According to legend, the Basilica of the Holy Blood was built to house the relic of the Blood of Christ brought from the Holy Land during the second crusade. The lower chapel, or St Basil's chapel, is a Romanesque construction from the 12C. Initially Romanesque, the Chapel of the Holy Blood was transformed in the 15C. You will notice the fine pulpit of truth, dating back to 1728. A museum contains the reliquary of the Holy Blood (1617) where the relic is placed during procession.
(8) Our Lady Church with Michelangelo statue
This Gothic church mainly dates back to the 13C. Its brick steeple can be seen from miles around (the construction is 122m high). The interior contains several masterpieces, including a Madonna and Child white marble statue by Michelangelo. The choir contains the tomb of Marie de Bourgogne. A carved wooden gallery links the church to the Gruuthuse Museum.
In the choir space behind the high altar are the tombs of Charles the Bold, last ValoisDuke of Burgundy, and his daughter, the duchess Mary of Burgundy. The gilded bronze effigies of both father and daughter repose at full length on polished slabs of black stone. Both are crowned, and Charles is represented in full armor and wearing the decoration of the Order of the Golden Fleece.
The altarpiece of the large chapel in the southern aisle enshrines the most celebrated art treasure of the church—a white marble sculpture of the Madonna and Child created by Michelangelo around 1504. Probably meant originally for Siena Cathedral, it was purchased in Italy by two Brugean merchants, the brothers Jan and Alexander Mouscron, and in 1514 donated to its present home. The sculpture was twice recovered after being looted by foreign occupiers—French revolutionaries circa 1794 and Nazi Germans in 1944.
(9) Saint-Salvatore Cathedral
This great brick vessel stands on a shaded square. Its construction lasted several centuries. The tower was first, then the church in the Gothic style. Unfortunately, several fires damaged the building, and it was only completed in the 16C, with the addition of the chapels and choir. The tower was finished in the 19C in the Romanesque style. 99 metres high, this typical "mast" is one of the symbols of Bruges. The inside of this vast cathedral is finely decorated by wooden altars and splendid tapestries with Bible stories.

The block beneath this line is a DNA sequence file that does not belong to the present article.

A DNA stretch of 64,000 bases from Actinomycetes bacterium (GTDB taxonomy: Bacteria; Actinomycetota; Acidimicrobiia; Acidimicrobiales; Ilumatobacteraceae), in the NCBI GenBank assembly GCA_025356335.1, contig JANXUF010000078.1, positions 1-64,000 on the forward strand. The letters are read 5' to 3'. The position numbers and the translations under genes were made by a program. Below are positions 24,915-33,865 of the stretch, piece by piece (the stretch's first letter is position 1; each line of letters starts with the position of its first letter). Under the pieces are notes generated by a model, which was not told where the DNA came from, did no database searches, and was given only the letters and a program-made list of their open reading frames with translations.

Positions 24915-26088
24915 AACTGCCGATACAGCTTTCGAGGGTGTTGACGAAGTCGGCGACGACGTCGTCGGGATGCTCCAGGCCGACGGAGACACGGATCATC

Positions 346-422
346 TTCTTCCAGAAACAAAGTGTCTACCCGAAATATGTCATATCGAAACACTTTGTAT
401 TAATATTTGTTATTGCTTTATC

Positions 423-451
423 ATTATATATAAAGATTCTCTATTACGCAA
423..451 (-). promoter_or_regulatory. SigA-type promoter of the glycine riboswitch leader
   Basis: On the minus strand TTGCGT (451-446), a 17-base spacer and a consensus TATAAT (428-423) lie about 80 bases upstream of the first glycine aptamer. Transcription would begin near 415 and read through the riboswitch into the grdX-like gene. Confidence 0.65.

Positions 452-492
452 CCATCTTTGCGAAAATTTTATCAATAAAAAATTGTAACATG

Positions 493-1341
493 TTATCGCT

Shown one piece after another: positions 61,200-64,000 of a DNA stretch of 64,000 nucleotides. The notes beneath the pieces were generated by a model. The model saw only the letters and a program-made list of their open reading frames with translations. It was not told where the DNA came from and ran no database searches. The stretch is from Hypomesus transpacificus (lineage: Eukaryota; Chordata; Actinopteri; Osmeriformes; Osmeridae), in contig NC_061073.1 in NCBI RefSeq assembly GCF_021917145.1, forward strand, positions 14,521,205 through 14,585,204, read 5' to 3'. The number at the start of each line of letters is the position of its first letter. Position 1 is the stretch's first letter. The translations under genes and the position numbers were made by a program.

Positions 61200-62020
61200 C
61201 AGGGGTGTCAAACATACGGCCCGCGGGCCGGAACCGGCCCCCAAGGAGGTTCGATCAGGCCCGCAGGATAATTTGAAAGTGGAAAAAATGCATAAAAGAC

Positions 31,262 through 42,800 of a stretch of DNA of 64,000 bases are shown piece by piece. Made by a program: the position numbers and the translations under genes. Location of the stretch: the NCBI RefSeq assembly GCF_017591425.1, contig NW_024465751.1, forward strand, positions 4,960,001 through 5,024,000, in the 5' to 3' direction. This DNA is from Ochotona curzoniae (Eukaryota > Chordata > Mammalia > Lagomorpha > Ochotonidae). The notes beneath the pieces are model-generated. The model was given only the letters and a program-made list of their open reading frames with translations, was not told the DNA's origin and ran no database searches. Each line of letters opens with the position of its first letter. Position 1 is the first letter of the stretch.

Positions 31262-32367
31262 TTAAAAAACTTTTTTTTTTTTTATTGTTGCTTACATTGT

(10) Jerusalem Church
This 15C church contains Gothic and Oriental elements. It is probaby inspired from the Church of the Holy Sephulcre in Jerusalem. The stained-glass windows, which date back to the 16C, represent members of the Adornes family, a business dynasty from Genoa who commissioned this church. In the centre of the nave, you will see te lovely reclining statue of Anselme Adornes and his wife (15C). The crypt houses a reconstruction of the tomb of Christ.
(11) Saint-Anna Church
This church was built in the 17C in the Gothic style, that had been all but overtaken by the Classical or Baroque. It was lavishly furnished, with a rood screen, panelling, confessionals and a pulpit. The Belgian Flemish poet Guido Gezelle (1830-1899), born in Bruges, was baptised here.
(12) Groeninge Museum
Groeningemuseum houses a wonderful collection of paintings from the 15C to the present day. Its collection of early Flemish painting alone warrants a visit. These masterpieces symbolise the genius of Bruges. On show here are some of the most famous paintings in the wJan Van Eyck kanuniek vanderpaeleorld, by painters such as J Van Eyck, Petrus ChristusH Van der Goes,H Memling and Gérard David.
It houses a comprehensive survey of six centuries of Flemish and Belgian painting, from Jan van Eyck to Marcel Broodthaers. The museum's many highlights include its collection of "Flemish Primitive" art, works by a wide range of Renaissance and Baroquemasters, as well as a selection of paintings from the 18th and 19th century neo-classical and realist periods, milestones of Belgian symbolism and modernism, masterpieces of Flemish expressionism and many items from the city's collection of post-warmodern art.
A splendid and very valuable collection of Flemish masters is the pride of this museum. First of all, there are two works by Jan Van Eyck, the first and most important 'Flemish Primitive'. The museum's masterpiece is 'The Madonna with Canon Joris van der Paele', which Van Eyck painted in 1436. The rich detail of the clothes of the personae on this painting make it one of the true treasures of early Flemish medieval painting. A second work by Van Eyck is the portrait of his wife 'Margareta Van Eyck'.